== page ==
Radio Canada International demonstrates how
// Leah Scheitel

It is common knowledge that Canada is a massive country with many diverse cultures. Montreal-based radio station Radio Canada International (RCI) wants to know what Canadian university and college students have to say about their own culture, and are extending the opportunity by inviting students to make short films for the World Filmmakers Project.

RCI is part of CBC, and has been offering radio programming to Canada and beyond since 1945, when it broadcast in English, French, and German to select parts of Europe. RCI now broadcasts internationally in seven languages: English, French, Spanish, Russian, Mandarin, Arabic, and Portuguese.

Boris Chassagne is an executive producer at RCI and has been working on the World Filmmakers project since 2009. He launched the RCI Vision website in June 2011 to function as an archive of other Canadian and international short films, as well as those produced by RCI. This year, they are inviting university and college students, and professors to participate and upload their own films to the website. The RCI Vision platform is dedicated to expressions of culture from Canada and around the globe, produced by both amateur and professional filmmakers. All of the films submitted will be showcased on the website.

The project is open to various types of submissions: “You can use animation, you can have fiction, you can do a documentary, and you can have portraits. Whatever style works,” Chassagne says.

The producers wanted to reach out to postsecondary students in particular because “there is so much talent at universities and colleges,” Chassagne says. “We know this because we see their work at film festivals around the world.”

Chassagne thinks that a match between state radio and television and the schools is long-awaited. “I feel like this project is filling a gap, making a connection between the two,” he explains.

RCI aims to reach a wide audience with this initiative because of the theme of Cultural Crossroads is very broad, and relates to RCI’s work on a larger scope. “[Cultural Crossroads] is the theme that has been emanating throughout what we did in the past five years,” says Chassagne.

So far, the site has over 650 short films in various collections. A past theme of ‘Roots’ showcases stories that range from hockey tales in Quebec, to a series of photos of friends at a party in Ontario, to a Chinese-born Canadian returning to Beijing in 2008, before the Olympics.

“The most interesting stories are those from different angles. There was someone who sent me a story about her grandfather who was dying, and how she accompanied him throughout his dying days,” Chassagne says. Other stories that stood out to Chassagne were about a sister’s suicide and one entitled My Motherland Korea, which was an animated slideshow about Korea. “People have different ways of thinking about any subject,” Chassagne explains, which is why the project is open to any type of creative medium.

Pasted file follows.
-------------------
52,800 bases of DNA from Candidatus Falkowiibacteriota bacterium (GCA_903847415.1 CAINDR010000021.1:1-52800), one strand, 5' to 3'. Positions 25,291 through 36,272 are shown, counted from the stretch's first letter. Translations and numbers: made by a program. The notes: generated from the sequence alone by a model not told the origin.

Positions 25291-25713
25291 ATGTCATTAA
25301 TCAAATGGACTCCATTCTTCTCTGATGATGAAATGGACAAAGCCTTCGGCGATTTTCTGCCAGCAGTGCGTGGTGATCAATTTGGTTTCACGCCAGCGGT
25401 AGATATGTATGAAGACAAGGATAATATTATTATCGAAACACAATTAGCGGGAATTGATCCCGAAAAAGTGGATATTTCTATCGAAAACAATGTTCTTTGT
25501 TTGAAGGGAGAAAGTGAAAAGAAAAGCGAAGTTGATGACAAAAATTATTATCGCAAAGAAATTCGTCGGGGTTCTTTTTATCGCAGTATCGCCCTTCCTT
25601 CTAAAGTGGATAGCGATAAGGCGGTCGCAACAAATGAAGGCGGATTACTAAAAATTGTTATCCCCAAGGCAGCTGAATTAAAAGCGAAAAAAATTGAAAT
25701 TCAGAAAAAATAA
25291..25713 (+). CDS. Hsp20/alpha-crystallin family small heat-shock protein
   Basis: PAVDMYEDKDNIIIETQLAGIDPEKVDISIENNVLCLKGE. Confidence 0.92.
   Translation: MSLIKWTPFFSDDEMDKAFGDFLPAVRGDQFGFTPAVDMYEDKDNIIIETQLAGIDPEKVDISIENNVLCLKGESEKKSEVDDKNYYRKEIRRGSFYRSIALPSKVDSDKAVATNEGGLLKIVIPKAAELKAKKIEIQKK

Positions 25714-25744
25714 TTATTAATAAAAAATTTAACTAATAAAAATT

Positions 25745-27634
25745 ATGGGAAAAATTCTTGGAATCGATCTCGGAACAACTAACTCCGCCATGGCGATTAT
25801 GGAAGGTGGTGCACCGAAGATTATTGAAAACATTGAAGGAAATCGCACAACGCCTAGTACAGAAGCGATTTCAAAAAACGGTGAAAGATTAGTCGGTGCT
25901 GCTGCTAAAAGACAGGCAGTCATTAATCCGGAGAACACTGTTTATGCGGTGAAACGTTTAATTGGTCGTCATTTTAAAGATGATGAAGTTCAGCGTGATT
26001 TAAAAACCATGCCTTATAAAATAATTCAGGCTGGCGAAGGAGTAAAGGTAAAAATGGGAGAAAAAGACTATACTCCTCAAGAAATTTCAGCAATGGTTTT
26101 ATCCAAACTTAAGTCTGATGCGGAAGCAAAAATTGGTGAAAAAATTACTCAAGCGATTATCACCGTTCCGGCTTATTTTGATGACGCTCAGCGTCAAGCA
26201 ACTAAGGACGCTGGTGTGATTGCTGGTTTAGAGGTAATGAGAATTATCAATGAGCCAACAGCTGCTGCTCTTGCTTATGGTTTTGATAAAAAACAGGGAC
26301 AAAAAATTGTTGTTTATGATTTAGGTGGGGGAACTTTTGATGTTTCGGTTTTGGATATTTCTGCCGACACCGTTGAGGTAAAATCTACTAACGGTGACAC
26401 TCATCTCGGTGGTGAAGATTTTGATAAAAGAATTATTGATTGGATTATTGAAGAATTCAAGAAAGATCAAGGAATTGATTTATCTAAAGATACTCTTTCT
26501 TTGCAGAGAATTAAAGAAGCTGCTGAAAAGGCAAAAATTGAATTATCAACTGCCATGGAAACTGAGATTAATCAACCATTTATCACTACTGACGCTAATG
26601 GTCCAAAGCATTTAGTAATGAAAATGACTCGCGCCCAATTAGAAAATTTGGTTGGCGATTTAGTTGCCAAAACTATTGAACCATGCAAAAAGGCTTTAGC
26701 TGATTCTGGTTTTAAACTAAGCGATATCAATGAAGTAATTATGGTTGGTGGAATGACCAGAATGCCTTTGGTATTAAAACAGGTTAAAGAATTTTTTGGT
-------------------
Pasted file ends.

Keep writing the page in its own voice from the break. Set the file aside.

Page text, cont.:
The rules are few: the films have to be no longer than eight minutes excluding credits, can be produced in any language as long as it is subtitled in either French of English, must follow the Cultural Crossroads theme, and are to be submitted by May 31, 2012. The films can be an old project from a high school multi-media course or a project for a class this year.

The project is open to any student, not just film students: “It is important to say that this is open to all university students, whatever they’re studying. It can be business administration or anthropology or whatever they’re doing,” says Chassagne. “Everyone can produce something. Everyone has something to say about culture, and everyone has at least access to a smart phone that they can film with.”

The World Filmmaker Project is new and aims to grow quickly in the future.

“We hope that this project can grow in the next semesters and next years that will be closer to the interest of the students and the needs to the students, but this is the first step,” Chassagne says. “You have to start somewhere, and we hope to grow.”

If they get enough submissions, RCI producers are already imagining other ways to launch the films to a broader audience, giving a second life to the project. “Maybe we will do a national project of some kind, something more than just putting them on the website,” says Chassagne. Because of the connection to RCI, the works have the possibility of being shown on their affiliate TV stations, museums, universities, and film festivals, among other outlets.

A challenge has been extended to all students across the country to make their voices heard. With the ever-changing culture that we live in, the RCI producers are sure that there is a lot to say.

//Leah Scheitel, Writer
//Illustration by Thea Brulotte

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